RCMP went to a home in Opitsaht after receiving a report of a woman in distress.

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B.C.’s police watchdog is investigating after an Indigenous man was shot and killed during a confrontation with the RCMP in a remote First Nations community near Tofino on Saturday.

Tofino RCMP said in a statement that officers went to a home in the Tla-o-qui-aht Village of Opitsaht around 9:30 p.m. after receiving a report of a woman in distress.

Opitsaht, which is home to about 150 members of the Tla-o-qui-aht First Nation, is located on Meares Island, which is off the west coast of Vancouver Island and is only accessible by boat.

The RCMP says an “interaction” took place after they arrived at the residence that resulted in one man being fatally shot and another taken into custody.

A woman was also found and taken to hospital for medical assessment.

The Independent Investigations Office of British Columbia, a civilian agency that investigates all police actions resulting in death or serious injury, has confirmed that the man was shot and killed by the RCMP.

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“The IIO is investigating the circumstances surrounding the death. Further details will not be released at this time in order to protect the integrity of the investigation,” the IIO said in a release.

No names have been released but the man shot by police has been identified by family and friends as being 28-year-old Julian Jones.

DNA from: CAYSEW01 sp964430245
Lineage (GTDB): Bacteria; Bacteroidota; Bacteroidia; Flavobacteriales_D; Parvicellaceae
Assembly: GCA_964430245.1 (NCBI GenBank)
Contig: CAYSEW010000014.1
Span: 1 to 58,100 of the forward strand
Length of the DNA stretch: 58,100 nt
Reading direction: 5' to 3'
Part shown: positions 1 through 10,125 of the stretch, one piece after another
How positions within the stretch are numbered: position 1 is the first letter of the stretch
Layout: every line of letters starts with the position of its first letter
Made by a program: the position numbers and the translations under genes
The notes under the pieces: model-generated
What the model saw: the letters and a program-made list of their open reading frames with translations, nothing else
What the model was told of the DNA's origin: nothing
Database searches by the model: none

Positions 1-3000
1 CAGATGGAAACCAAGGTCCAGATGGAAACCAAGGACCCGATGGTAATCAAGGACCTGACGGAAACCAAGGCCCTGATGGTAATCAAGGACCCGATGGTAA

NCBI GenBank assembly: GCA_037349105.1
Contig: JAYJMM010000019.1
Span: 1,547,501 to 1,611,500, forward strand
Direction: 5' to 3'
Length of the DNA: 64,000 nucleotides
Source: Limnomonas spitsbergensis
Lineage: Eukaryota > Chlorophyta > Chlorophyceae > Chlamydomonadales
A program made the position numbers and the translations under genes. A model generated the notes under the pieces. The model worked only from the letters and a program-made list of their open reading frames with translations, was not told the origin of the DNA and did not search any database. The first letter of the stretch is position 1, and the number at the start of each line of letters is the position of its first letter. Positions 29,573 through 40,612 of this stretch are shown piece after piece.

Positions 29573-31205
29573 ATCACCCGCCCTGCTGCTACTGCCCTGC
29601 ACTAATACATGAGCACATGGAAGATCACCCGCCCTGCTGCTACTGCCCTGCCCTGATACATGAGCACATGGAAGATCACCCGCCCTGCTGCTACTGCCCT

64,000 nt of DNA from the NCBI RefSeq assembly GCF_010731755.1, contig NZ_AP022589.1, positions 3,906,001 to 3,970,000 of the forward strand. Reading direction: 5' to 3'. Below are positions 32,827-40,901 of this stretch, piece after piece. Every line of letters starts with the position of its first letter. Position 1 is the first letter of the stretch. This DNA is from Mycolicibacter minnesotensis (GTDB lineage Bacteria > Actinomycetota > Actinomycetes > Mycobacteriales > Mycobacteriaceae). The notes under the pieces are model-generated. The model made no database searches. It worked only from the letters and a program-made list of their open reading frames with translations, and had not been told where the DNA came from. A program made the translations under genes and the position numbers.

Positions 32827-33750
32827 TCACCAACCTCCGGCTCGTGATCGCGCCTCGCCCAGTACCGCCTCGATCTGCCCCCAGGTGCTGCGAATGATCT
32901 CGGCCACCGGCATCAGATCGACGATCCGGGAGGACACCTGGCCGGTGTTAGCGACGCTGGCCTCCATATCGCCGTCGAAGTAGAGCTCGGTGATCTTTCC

“Last night my brother Julian Jones was shot and killed by the Tofino RCMP on unceded Indian land,” Leo Jackson wrote on the Facebook group Indigenous Rights Watch.

A picture of Jones, with a message calling for justice in his death, has been shared by more than 100 people on Facebook.

Jones had a long history of run-ins with police, including a 2020 conviction for assaulting an officer.

The man shot by police in the Tla-o-qui-aht Village of Opitsaht has been identified by family as 28-year-old Julian Jones.
The man shot by police in the Tla-o-qui-aht Village of Opitsaht has been identified by family as 28-year-old Julian Jones. Photo by Facebook

Moses Martin, chief councillor of Tla-o-qui-aht First Nations, says the shooting has devastated the Indigenous community.

“Just like any other time, the many times, that this kind of thing has occurred in our community, it is very irritating … especially for the family … the immediate family of the victim,” said Martin. “The community is feeling pain about what happened.”

This is the second police shooting involving a member of the Tla-o-qui-aht First Nation in less than a year.

Last June, Chantel Moore, a 26-year-old woman from Port Alberni, was shot and killed by a police officer in Edmundston, New Brunswick, where she had recently relocated.

Edmundston police said they had been called to Moore’s home after receiving a request to check on her wellbeing. Police claimed Moore was shot after she had threatened the officers with a knife.

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After her killing, the Tla-o-qui-aht First Nations put out a statement that issued several demands, including a call for the police officer who shot Moore be charged with murder, body cams to be made mandatory for all police officers, and a full national inquiry be launched to “examine the root causes of … and the full extent of police brutality against Indigenous people.”

Quebec’s police watchdog, the Bureau des enquêtes Indépendantes, investigated Moore’s shooting and forwarded its report to the New Brunswick prosecution office in December, but no charges have announced.

“It’s a very difficult situation for us to deal with,” said Martin. “We put out quite a strong statement regarding (Moore’s shooting) but still the same things are happening in our community. There are no words.”

sbrown@postmedia.com

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